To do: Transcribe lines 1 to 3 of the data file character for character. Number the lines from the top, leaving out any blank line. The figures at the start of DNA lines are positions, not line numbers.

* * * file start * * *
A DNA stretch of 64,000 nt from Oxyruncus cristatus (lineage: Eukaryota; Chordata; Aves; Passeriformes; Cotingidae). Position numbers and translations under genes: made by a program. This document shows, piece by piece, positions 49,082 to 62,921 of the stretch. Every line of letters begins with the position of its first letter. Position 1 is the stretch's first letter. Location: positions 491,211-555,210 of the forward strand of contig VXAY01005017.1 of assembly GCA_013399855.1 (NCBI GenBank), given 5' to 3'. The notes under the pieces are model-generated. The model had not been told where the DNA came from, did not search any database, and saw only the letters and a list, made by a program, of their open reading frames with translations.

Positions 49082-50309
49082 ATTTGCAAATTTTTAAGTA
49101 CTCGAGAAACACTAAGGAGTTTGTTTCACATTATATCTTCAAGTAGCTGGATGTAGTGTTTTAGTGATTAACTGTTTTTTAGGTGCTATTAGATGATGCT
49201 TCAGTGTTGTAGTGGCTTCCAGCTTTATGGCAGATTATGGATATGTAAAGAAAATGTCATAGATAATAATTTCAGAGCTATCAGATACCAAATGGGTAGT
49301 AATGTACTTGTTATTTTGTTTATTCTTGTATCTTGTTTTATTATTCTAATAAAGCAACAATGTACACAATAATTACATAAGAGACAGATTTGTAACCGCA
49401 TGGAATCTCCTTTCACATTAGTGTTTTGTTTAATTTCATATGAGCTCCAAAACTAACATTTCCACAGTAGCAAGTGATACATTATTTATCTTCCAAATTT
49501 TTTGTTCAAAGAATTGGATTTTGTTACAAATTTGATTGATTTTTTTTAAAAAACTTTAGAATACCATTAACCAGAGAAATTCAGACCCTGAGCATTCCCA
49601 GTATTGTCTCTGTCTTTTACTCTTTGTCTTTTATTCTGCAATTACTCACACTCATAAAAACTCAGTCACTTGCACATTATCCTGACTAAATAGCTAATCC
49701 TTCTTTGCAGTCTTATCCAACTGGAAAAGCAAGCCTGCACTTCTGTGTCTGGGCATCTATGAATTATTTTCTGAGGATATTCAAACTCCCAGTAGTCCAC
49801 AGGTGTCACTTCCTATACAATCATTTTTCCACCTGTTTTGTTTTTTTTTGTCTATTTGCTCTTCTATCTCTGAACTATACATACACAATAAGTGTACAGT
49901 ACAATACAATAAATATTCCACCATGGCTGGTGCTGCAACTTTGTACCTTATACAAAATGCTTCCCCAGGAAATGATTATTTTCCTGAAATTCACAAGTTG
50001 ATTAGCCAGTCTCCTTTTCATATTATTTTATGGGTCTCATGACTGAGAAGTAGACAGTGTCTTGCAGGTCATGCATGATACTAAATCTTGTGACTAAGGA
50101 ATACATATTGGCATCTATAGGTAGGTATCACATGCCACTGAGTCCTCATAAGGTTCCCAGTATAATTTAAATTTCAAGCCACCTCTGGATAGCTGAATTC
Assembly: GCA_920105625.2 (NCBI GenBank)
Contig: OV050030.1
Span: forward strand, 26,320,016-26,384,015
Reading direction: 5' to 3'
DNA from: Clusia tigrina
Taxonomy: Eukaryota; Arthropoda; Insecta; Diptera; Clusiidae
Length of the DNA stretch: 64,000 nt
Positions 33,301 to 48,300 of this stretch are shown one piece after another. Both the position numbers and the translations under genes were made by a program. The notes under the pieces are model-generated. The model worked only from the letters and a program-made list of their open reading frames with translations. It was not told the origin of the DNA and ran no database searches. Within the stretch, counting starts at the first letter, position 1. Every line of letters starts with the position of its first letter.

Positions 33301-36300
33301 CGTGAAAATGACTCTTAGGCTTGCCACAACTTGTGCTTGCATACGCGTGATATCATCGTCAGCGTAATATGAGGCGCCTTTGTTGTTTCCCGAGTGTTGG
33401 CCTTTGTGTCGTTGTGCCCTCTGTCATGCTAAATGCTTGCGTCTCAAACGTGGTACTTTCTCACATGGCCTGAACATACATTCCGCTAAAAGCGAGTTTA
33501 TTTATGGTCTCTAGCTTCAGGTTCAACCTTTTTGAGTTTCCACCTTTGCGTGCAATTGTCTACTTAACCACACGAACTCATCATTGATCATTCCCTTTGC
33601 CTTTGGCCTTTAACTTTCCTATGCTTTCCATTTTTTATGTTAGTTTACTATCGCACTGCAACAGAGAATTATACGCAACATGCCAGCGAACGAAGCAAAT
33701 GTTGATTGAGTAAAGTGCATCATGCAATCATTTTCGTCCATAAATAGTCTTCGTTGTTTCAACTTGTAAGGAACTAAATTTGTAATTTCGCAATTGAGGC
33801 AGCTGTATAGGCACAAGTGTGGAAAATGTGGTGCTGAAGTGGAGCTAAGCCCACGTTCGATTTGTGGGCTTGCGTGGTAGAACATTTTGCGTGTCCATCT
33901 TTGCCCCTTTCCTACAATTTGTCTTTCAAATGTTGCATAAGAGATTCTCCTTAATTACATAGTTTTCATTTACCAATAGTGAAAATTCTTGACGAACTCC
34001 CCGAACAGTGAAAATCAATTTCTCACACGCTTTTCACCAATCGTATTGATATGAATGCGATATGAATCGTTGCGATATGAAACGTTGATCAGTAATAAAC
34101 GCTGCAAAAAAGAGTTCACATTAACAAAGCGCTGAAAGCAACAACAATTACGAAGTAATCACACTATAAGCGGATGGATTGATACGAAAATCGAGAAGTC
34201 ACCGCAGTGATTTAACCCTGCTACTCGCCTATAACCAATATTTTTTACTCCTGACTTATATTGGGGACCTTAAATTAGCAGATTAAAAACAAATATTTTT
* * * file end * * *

A DNA stretch of 64,000 nt from Oxyruncus cristatus (lineage: Eukaryota; Chordata; Aves; Passeriformes; Cotingidae). Position numbers and translations under genes: made by a program. This document shows, piece by piece, positions 49,082 to 62,921 of the stretch. Every line of letters begins with the position of its first letter. Position 1 is the stretch's first letter. Location: positions 491,211-555,210 of the forward strand of contig VXAY01005017.1 of assembly GCA_013399855.1 (NCBI GenBank), given 5' to 3'. The notes under the pieces are model-generated. The model had not been told where the DNA came from, did not search any database, and saw only the letters and a list, made by a program, of their open reading frames with translations.

Positions 49082-50309
49082 ATTTGCAAATTTTTAAGTA